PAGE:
A long-lived greenhouse gas more potent than any other — at least by one measure — has been detected in the atmosphere by Canadian researchers.
Perfluorotributylamine (PFTBA) has a radiative efficiency of 0.86 — the highest of any chemical found to date, reported chemists from the University of Toronto in a recent issue of Geophysical Research Letters. Radiative efficiency is one measure of a chemical's effectiveness at warming the climate, per part per billion of volume.
Greenhouse gases make the Earth warmer by absorbing and trapping heat that would otherwise escape from the atmosphere. The biggest contributor to climate change is carbon dioxide because its concentrations are so high — 393.1 parts per million in 2012 — and growing, thanks to human activity such as the burning of fossil fuels. However, many other gases with smaller concentrations also contribute.
Concentrations of PFTBA in the atmosphere are very small — about 0.18 parts per trillion by volume in the atmosphere, at least in Toronto, where it was detected.
"We recognize that it's very low," acknowledged Angela Hong, a PhD student at the University of Toronto's department of chemistry and the lead author of the paper.
But even though the overall contribution of PFTBA is small compared to that of major greenhouse gases such carbon dioxide and methane, because it is so powerful, its effect is "on the same scale as some of the gases that the monitoring community is aware of."
Those include gases recognized by the Kyoto protocol, such as nitrogen trifluoride, and various chloroflurocarbons (CFCs).
Chemical sold for 30 years
According to 3M, a producer of PFTBA, the chemical has been sold for more than 30 years, mainly for cooling semiconductor processing equipment and specialized military equipment such as electronic radar and guidance systems. It is effective at transferring heat away from electronic components, and is stable, non-flammable, non-toxic, and doesn't conduct electricity.
The chemical has long been known to have the potential to cause damage to the ozone layer. But up until now its ability to trap heat in the atmosphere had not been measured, nor had it been detected in the atmosphere.
The reason PFTBA is so potent compared to other greenhouse gases is that it absorbs heat that would normally escape from the atmosphere, Hong said.
Heat or infrared radiation comes in different colours, and each greenhouse gas, including carbon dioxide, only absorbs certain colours of heat. The other colours pass right through.
PFTBA happens to absorb the colours that other greenhouse gases don't.
"If you're suddenly going to add a greenhouse gas and it absorbs in that region," Hong said, "it's going to be very potent."
Hong said PFTBA is sometimes used as a solvent for specialized chemical reactions. When her supervisor, University of Toronto chemistry professor Scott Mabury found a bucket of it in the chemistry building, he wondered if it might be getting into the atmosphere.
Cora Young, a member of his research team who is now at Memorial University in St. John's started by studying the molecule's properties, discovering its record-breaking radiative efficiency.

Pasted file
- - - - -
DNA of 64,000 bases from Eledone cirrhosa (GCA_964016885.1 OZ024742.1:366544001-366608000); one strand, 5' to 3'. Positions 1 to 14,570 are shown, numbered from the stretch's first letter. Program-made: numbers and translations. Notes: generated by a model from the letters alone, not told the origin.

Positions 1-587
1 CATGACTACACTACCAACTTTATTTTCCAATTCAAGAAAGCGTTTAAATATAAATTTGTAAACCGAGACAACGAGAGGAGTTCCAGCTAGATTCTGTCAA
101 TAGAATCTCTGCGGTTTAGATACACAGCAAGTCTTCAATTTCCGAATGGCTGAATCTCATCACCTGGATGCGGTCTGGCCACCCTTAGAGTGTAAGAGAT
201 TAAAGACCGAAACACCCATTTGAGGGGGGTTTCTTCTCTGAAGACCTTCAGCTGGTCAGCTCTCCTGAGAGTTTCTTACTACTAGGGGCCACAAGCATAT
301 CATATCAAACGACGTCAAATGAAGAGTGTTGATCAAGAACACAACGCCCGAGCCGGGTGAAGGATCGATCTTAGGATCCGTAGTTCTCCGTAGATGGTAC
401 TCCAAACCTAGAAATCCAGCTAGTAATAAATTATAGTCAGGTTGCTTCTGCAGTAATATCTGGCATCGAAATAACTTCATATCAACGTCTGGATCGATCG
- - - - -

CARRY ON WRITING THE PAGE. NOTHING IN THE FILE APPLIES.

Detected at 3 sites in Toronto
Hong then tried to find out if she could detect any of it in the air. She used a pump to suck in air from the University of Toronto campus, Mt. Pleasant Cemetery and Woodbine Beach. She condensed and concentrated the samples by cooling them to very cold temperatures. She then used a technique that separates chemicals roughly by weight.
Each molecule of PFTBA is about 15 to 25 times heavier than molecules of most gases in the atmosphere, including carbon dioxide. The separated gases were fed into a mass spectrometer, which breaks up the molecules into pieces that produce a characteristic fingerprint for that gas.
The PFTBA was found in all samples, including those upwind from the University of Toronto, suggesting that it wasn't just coming from the chemistry building.
However, Hong acknowledged that the measurements were local and not representative of the global average concentrations of PFTBA.
Its effect is far more intense if its effect per molecule is considered, since it is about 15 times heavier than carbon dioxide, and therefore there are far fewer molecules of PFTBA than carbon dioxide per kilogram.
Because many greenhouse gases are far lighter than PFTBA, some of them remain more potent greenhouse gases than PFTBA when a kilogram of each gas is compared, rather than a single molecule. For example, over 100 years, each kilogram of PFTBA is expected to have the potential to warm the climate as much as 7,100 kilograms of carbon dioxide, whereas each kilogram of nitrogen trifluoride can warm the atmosphere as much as 16,100 kilograms of carbon dioxide, the paper reported.
Unfortunately, PFTBA survives hundreds of years in the atmosphere, which means its effects are long-lasting.
Fortunately, its use has been regulated under a U.S. Environmental Protection Agency program that promotes alternatives to chemicals that deplete the ozone layer.
"That regulation stipulates that PFCs [the class of chemical that PFTBA belongs to] should be used only where there are no other alternatives on the basis of performance and safety," said a statement from 3M. "3M adheres to that policy globally."
It added that the company "has worked to limit the use of these materials to non-emissive applications" and emphasized that the concentration of PFTBA found in the atmosphere is very low.